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1. Get outside the box, or seat rather, and move!  Incorporating kinestetic activities can help any learner stay focused for a longer period of time.  With younger students I like to use quick directional games: Simon Says, Search the Area...etc.  For older students a few stretches would help get those juices flowing again.     2.  Use materials and topics that are of interest to the particular student.   3.  Stay a their level and just beyond..pushing too far too fast only leads to discouragement.   4.  Enjoy the strengths of that student   5.  Take the time to plan the secession well.

Games- trivia and guinness records make for great reading material and can also incorporate other subject matter too.    student interest: whether its a clothing item, jewelry, or sports team, remember something about each child and ask him or her about it.    Real-world connections- help students see the subject area topics in use- bring a phone bill or other item that adults need skills for so students know how/why the subject is important.    Biographies- another way students make real-world connections is to hear about how role models use/have used the topic on their lives. 

     Although I enjoy geometric constructions, as in solving geometric problems with the equivalent of a string, I find that many students have little to no interest in them. I particularly like learning about how ancient cultures such as the Egyptians used them to design Pyramids where the error in the corners are about 1/300 of one degree, much more accurate than can be seen and even more accurate than almost all houses built today. Although learning about their history is interesting there is not a lot of places to apply this knowledge in the modern world, i've solved some problems in surveying with geometric constructions but there are always more advanced CAD methods which can also do the trick; which is why I was happy to find Euclid The Game.      This is a straightforward game that applies all the basic principles of geometric constructions into a fun little game. Although it doesn't require the attention to detail the Egyptians would have... read more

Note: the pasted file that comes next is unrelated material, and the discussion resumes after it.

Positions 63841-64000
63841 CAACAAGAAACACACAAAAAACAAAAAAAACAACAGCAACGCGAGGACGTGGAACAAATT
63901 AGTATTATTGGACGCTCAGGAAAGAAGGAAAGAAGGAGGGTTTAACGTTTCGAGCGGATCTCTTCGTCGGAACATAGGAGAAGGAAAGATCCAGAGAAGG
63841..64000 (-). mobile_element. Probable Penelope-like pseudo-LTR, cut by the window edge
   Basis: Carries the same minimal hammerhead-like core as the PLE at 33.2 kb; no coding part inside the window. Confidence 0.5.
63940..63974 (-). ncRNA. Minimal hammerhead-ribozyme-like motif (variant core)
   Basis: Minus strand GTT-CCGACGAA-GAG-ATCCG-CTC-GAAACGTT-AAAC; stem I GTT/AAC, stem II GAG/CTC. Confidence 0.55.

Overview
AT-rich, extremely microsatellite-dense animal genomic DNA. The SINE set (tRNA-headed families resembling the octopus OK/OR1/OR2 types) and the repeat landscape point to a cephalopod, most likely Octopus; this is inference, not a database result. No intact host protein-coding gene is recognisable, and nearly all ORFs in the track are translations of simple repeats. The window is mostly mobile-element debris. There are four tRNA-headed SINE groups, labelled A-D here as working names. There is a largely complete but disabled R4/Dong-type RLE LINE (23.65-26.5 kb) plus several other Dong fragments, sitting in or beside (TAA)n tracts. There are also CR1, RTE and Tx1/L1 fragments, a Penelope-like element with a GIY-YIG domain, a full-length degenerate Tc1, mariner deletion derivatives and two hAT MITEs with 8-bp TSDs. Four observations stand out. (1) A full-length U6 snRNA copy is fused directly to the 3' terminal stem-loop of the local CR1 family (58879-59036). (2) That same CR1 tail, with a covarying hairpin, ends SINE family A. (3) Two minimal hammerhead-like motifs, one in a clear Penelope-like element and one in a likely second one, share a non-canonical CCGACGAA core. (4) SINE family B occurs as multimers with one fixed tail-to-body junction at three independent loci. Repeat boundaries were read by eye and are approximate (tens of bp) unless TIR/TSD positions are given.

Summer is a crucial time for students to continue their education. I know they have just finished up the school year and would love a break, but there needs to be some activity from the students. An easy way to keep your brain going is to actually study things you enjoy. Instead of sitting at home and going through your basic classes (Math, English, Science, etc), I suggest incorporating something you enjoy or find interest in. If you already enjoy a hobby then expand your knowledge in that field. Learning can take place in all fields. For instance, I have been wanting to learn more about light waves and solar energy, so I signed up for free classes on Coursera.com for the summer. They are basic courses with a light load of work, but I will most likely put more effort into these courses because I actually find them interesting.     Another excellent solution is games. Games are a great way to hold your students undivided attention with fun. There are... read more

The Winter break is a great time to sharpen math and reading skills by making family holiday foods from recipes, along with sharing family history when discussing recipes. Collaboratively, reading cherished family holiday books and/or watching films of those books and discussing  how the book and film are different is a good way to sharpen comparing and contrasting skills.  Creating a Winter break journal recounting what is happening helps keep writing skills sharp, and also can become a nice piece of family history some day.  The journal could also be a photo journal or a journal of holiday drawings, depending on the student's grade level.  While writing thank you notes for holiday gifts, may seem unexciting, it is a good way to help children develop skills of attractive correspondence.  Letter writing is a necessary life skill which we see, not just in social correspondence, but in cover letters and in personal notes following job interviews.  Children... read more

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